According to the National Geographic Society, the 2006 Geographic Literacy Study shows that young Americans have "a limited understanding of their world within and beyond their country's borders." But Ohio youth are showing increased interest in global issues through a unique 4-H camp program.
In August 2006, 40 teens (ages 12 to 15) and five adult leaders gathered at 4-H Camp Clifton near Yellow Springs for a weekend camp focused on cultural differences and diversity. The TCLT ("Teamwork and Cultural Literacy for Teens") 4-H Cultural Learning Camp was first offered in 2004 with 12 campers, and grew in 2005 to 26 participants. In 2006, the group nearly doubled again, and attracted youth from Greene, Guernsey, Jackson, Montgomery, Scioto, Stark, Summit and Warren counties.
The camp's focus on global issues attracts teens representing a broad array of socio-economic backgrounds, including race, gender, household income and community structure. Before arriving at the camp, participants are assigned one or two nations and/or regions (Nepal, Botswana, Thailand, Haiti, Japan, Appalachia or the Shantytowns of Mexico and South America) and are asked to do some research on the population, living conditions, products and religions of the area to share with the group. During the camp, participants build their own "shanties" of cardboard and other scrounged materials, with the goal of sleeping in them that night. The goal is to increase awareness of global living conditions and distribution of resources and affluence, as well as improve interpersonal skills and abilities to work with others.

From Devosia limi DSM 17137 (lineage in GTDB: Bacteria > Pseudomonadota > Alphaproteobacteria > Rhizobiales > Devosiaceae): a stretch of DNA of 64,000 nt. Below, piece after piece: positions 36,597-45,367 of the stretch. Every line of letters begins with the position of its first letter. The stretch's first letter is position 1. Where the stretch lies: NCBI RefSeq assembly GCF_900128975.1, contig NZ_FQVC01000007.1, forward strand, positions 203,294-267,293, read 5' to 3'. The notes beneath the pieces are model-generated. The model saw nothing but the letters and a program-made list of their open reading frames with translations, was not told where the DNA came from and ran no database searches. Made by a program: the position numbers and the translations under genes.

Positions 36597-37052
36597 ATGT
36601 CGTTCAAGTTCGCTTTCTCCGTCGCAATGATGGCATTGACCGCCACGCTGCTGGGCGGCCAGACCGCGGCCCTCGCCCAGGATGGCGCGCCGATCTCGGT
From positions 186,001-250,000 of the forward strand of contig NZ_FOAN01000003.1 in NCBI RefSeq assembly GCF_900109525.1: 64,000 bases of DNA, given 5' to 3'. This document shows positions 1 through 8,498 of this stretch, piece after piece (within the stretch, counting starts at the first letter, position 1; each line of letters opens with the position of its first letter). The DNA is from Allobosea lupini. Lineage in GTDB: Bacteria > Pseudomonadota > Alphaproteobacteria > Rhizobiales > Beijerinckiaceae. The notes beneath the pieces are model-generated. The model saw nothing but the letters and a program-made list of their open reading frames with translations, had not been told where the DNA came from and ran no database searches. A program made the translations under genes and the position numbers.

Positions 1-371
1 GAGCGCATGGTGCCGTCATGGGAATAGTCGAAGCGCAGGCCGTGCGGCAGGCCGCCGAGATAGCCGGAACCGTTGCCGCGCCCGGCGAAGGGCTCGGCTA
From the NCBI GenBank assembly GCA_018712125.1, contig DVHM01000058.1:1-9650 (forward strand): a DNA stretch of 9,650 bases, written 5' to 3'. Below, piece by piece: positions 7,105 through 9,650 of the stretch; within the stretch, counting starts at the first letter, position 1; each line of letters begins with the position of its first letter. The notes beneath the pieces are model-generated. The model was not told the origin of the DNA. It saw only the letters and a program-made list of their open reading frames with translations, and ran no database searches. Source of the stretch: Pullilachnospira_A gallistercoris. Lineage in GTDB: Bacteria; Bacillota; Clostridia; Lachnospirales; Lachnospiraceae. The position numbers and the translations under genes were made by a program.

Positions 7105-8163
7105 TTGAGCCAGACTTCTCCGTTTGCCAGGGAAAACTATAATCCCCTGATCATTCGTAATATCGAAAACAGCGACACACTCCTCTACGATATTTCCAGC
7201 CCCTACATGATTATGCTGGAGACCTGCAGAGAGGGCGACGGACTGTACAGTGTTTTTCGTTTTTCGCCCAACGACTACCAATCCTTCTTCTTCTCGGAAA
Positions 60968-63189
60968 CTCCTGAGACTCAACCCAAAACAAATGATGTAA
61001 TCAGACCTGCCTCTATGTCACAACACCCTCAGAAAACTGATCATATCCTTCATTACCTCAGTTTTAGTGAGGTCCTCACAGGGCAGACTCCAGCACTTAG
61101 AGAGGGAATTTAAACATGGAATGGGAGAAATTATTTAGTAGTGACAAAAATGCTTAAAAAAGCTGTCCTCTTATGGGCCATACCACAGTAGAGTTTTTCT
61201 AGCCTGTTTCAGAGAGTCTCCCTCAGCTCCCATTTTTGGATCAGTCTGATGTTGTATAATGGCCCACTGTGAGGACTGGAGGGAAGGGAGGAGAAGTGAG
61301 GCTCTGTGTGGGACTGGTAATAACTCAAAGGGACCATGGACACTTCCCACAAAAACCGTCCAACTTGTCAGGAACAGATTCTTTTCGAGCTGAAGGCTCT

In 2006, four of the participants were Japanese -- members of an exchange program between Ohio 4-H Youth Development and Japan's LABO program. In addition, six teens who had participated in Camp TCLT in past years became part of the planning committee, learning leadership and organizational skills through their participation. Expanding on this experience, about 30 of the participants traveled the following month to Heifer International's Global Village in Howell, Mich., to experience life as a subsistence farmer in a developing country.
Camp TCLT was funded by a grant from the Ohio 4-H Foundation. Ohio 4-H is the youth development arm of Ohio State University Extension. 4-H has a strong tradition and continues to provide youth with excellent "Learn by Doing" projects and activities.
For information on starting a such a program in your community, contact:Steve Brady
Created: 2008-04-11, Updated: 2008-04-11